Observing maize crops in early summer illustrates how decision-making earlier in the season has affected crop establishment. Site selection, drilling date and variety choice have all influenced how well the crop is now growing and in turn, will affect future yields.
LG Seeds has a number of maize trials on sites across the country, reflecting different site classes and Richard Camplin, technical manager with LG Seeds, suggests they help demonstrate some of the issues seen this season.
He suggests the false dawn of spring in April encouraged some farmers to drill when the warm weather arrived at Easter. But he says that with hindsight, this might not have been the best decision.
“A picture is beginning to emerge of how maize crops are establishing and, from our own trials, we can see drilling early this year was a risky strategy as the cold weather at the end of April, following the very warm Easter, has caused the crop to check.
“Where seed was drilled early into cold soils, it will have used up much of its energy before actually emerging above the soil surface, leaving fewer reserves to fuel the initial rapid growth seen when seed is drilled into soils with temperatures on a warming curve.”
Mr Camplin says achieving good maize establishment is all about mitigating and managing risk and making the right decisions to allow the crop to thrive.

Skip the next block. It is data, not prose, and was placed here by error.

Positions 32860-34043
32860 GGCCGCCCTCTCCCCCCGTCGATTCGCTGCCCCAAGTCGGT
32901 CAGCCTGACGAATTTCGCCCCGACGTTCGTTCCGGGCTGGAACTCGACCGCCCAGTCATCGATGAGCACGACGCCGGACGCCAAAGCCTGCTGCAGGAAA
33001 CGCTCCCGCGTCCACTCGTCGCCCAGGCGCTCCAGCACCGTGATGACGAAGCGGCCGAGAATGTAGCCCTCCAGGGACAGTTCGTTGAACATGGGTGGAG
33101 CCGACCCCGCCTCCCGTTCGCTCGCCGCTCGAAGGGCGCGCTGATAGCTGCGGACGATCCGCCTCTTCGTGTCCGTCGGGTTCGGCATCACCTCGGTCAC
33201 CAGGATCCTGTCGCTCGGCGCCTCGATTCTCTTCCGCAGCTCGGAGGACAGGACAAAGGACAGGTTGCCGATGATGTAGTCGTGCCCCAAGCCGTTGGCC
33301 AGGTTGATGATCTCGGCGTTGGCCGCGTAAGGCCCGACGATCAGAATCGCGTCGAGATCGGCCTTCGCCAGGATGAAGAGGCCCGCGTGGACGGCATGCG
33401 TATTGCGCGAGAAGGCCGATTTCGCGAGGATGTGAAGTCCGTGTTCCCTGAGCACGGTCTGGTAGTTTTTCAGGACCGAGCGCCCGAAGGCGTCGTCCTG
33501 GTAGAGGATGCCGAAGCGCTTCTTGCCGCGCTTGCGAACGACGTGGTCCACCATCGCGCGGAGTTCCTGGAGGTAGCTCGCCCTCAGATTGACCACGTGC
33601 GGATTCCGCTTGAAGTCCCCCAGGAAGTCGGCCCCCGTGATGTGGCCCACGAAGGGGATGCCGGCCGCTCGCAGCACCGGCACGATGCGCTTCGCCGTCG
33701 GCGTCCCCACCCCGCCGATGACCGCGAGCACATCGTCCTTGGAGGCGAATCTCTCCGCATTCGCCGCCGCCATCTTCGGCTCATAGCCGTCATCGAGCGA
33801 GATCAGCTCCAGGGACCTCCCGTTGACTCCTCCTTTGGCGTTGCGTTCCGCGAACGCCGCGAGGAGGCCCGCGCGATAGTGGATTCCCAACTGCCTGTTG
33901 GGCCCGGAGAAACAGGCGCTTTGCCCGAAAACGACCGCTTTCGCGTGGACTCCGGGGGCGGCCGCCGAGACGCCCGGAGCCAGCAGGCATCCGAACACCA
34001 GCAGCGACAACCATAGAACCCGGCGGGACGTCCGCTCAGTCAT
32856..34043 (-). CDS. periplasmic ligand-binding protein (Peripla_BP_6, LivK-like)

“Where maize was sown early on clay soils this year, at first we saw uneven establishment, as it can be difficult to create the desired fine tilth necessary to enable good soil to seed contact on very dry clay soil.
“However, the crops are now looking more even, as we have had some rain which has allowed the later germinating plants to catch up.”
Mr Camplin says there are some interesting observations to be made from the different trial sites.
He says: “On some of our trial sites where we were drilling into a more open seedbed, we might have considered rolling the fields, but lack of moisture earlier in the season was the main factor limiting establishment here.
“We carried out the bulk of our maize drilling between May 8 and 15 and these crops are all progressing well and achieving early canopy closure.
“These early varieties have exhibited strong vigour so far and there has been rapid leaf growth in early summer.
“We have noticed a significant difference in the establishment of maize grown on a sheltered site in Wiltshire compared to a more exposed field at 500ft in Somerset.